Skee Mask

Compro

[Ilian Tape]

[LISTEN]

Everyone is the author of their own fanfic. Compro is an album of fanfic about the break beat, updated with seriousness, subtlety. It’s the beautiful, impossible past vision of the future and the potential for continual revision. Essentially, Compro is a love letter to 90s rave music. The hard stuff: breakcore, drum & bass, jungle, gabber, minimal techno, all that Western European stuff that inspired a generation whose church was the warehouse, whose communion was MDMA. It is experimental, but cozy and enjoyable, and the sharp edges of hardcore have been filed down into muffled artifacts, leaving the drums as the focus of the record. The fleet-footed breaks on “Rev8617,” “Dial 274,” and “Flyby VFR” might as well come with Michelin branding. This brilliant move shelves hardcore’s goofy, sentimental flair for “big” melodies, replacing it with a palette of “big” textures, floating harmonic objects that fluctuate like clouds rolling in through a time lapse. Yes, everything is worse than it has ever been. But we are also perpetually at the cusp of achieving the future. In this sense, all the inspiration we take from the past, roughly muddled by the invasive swamp that is the internet, all of it is exciting and new. Skee Mask’s second album, Compro, is one of these visions, reinterpreted.


Spiritualized

And Nothing Hurt

[Fat Possum/Bella Union]

[WATCH · READ]

Jason Pierce largely recorded And Nothing Hurt on his laptop, in his apartment, alone. Struggling for years to realize the ideas in his head, he was convinced it would be his last Spiritualized album. If he ends up sticking to those “this is the last Spiritualized album” guns, this will be one hell of a curtain call. And Nothing Hurt sounds like it was played by a well-rehearsed 20-plus person ensemble in an expensive studio, right at home with the rest of the Spiritualized catalog. Song by song, Pierce displays an uncanny ability to make ordinary human emotions and concerns feel like matters of galactic importance. From reflections on his age, to the possibility that love is not enough, Pierce boldly goes forth. They tell us that outer space is “the great unknown.” But, for someone who has been floating in space for as long as Jason Pierce has, he knows there’s no greater unknown than life. Listen to And Nothing Hurt and wrap your head around that.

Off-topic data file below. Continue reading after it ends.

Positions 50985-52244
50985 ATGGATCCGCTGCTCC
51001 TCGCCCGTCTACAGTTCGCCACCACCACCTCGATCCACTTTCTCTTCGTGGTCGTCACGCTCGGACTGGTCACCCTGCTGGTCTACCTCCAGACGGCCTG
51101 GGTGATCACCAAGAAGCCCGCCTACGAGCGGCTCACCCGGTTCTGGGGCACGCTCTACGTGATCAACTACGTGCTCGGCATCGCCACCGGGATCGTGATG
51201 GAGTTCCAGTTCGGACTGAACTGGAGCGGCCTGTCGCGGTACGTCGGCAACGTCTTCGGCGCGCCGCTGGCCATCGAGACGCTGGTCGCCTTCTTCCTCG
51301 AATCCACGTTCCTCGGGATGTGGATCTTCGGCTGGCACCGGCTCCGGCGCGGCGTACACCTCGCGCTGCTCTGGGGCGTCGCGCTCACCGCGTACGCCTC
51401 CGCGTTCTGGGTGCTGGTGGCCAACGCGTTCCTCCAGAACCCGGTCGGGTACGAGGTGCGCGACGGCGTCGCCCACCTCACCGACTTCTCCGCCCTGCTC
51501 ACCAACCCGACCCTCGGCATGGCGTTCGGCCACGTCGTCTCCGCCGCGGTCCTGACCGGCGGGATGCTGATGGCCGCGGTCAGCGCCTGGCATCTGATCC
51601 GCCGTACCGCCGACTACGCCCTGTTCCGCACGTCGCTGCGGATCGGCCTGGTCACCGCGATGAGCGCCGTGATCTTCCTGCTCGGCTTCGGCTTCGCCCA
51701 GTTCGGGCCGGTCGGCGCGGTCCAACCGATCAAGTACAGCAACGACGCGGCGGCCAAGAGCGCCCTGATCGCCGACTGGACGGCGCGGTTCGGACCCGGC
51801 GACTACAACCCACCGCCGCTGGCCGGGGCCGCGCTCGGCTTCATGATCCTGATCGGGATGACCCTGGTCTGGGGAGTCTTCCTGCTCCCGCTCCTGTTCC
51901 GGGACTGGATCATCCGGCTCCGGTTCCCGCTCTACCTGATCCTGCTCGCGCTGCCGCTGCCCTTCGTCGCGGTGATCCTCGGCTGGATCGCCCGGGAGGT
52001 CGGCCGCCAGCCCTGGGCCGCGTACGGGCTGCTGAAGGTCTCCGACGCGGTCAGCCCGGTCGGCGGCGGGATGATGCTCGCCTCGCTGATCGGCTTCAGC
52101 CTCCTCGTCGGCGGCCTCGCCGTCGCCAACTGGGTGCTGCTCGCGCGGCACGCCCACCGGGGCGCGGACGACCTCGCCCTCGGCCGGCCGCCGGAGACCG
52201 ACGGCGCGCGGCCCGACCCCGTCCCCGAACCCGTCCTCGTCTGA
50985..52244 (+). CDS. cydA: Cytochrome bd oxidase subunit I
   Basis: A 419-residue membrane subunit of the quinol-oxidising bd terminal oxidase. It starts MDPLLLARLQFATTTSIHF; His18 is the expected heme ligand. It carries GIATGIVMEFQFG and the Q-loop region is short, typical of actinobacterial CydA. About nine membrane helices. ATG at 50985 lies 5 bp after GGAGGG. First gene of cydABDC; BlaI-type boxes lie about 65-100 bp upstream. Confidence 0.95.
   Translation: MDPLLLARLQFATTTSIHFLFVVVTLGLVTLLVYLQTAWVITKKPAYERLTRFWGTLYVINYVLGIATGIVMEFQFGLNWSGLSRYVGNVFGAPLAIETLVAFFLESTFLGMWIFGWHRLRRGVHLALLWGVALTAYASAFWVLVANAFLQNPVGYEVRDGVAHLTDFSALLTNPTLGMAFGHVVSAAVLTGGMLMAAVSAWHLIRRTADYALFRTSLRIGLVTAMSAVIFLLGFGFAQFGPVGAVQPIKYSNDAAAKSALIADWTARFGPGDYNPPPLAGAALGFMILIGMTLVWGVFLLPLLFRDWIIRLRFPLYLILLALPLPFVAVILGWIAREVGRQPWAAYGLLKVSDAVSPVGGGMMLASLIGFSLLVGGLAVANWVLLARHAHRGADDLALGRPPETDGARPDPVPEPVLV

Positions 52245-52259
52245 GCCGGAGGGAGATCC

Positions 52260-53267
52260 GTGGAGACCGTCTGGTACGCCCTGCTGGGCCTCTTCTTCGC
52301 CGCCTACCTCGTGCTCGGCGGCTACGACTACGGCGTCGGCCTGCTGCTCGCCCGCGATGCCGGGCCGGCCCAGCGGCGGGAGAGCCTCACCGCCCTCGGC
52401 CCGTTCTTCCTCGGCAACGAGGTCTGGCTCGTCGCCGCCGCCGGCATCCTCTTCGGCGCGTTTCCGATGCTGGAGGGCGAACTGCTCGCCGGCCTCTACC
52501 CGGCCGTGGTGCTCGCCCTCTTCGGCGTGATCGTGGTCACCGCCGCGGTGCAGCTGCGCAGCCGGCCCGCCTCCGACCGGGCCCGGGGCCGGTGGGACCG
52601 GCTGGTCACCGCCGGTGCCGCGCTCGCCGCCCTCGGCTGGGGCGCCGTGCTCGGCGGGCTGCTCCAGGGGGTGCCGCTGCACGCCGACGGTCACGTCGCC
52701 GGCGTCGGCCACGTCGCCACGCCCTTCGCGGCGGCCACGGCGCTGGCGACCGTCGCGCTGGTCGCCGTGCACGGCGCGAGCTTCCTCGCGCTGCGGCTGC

For each year's first three quarters, we celebrate by sharing a list of our favorite music releases. Unlike our year-end lists, these quarter features are casually compiled, with an aim to spotlight the underdogs and the lesser-heard among the more popular picks. More from this series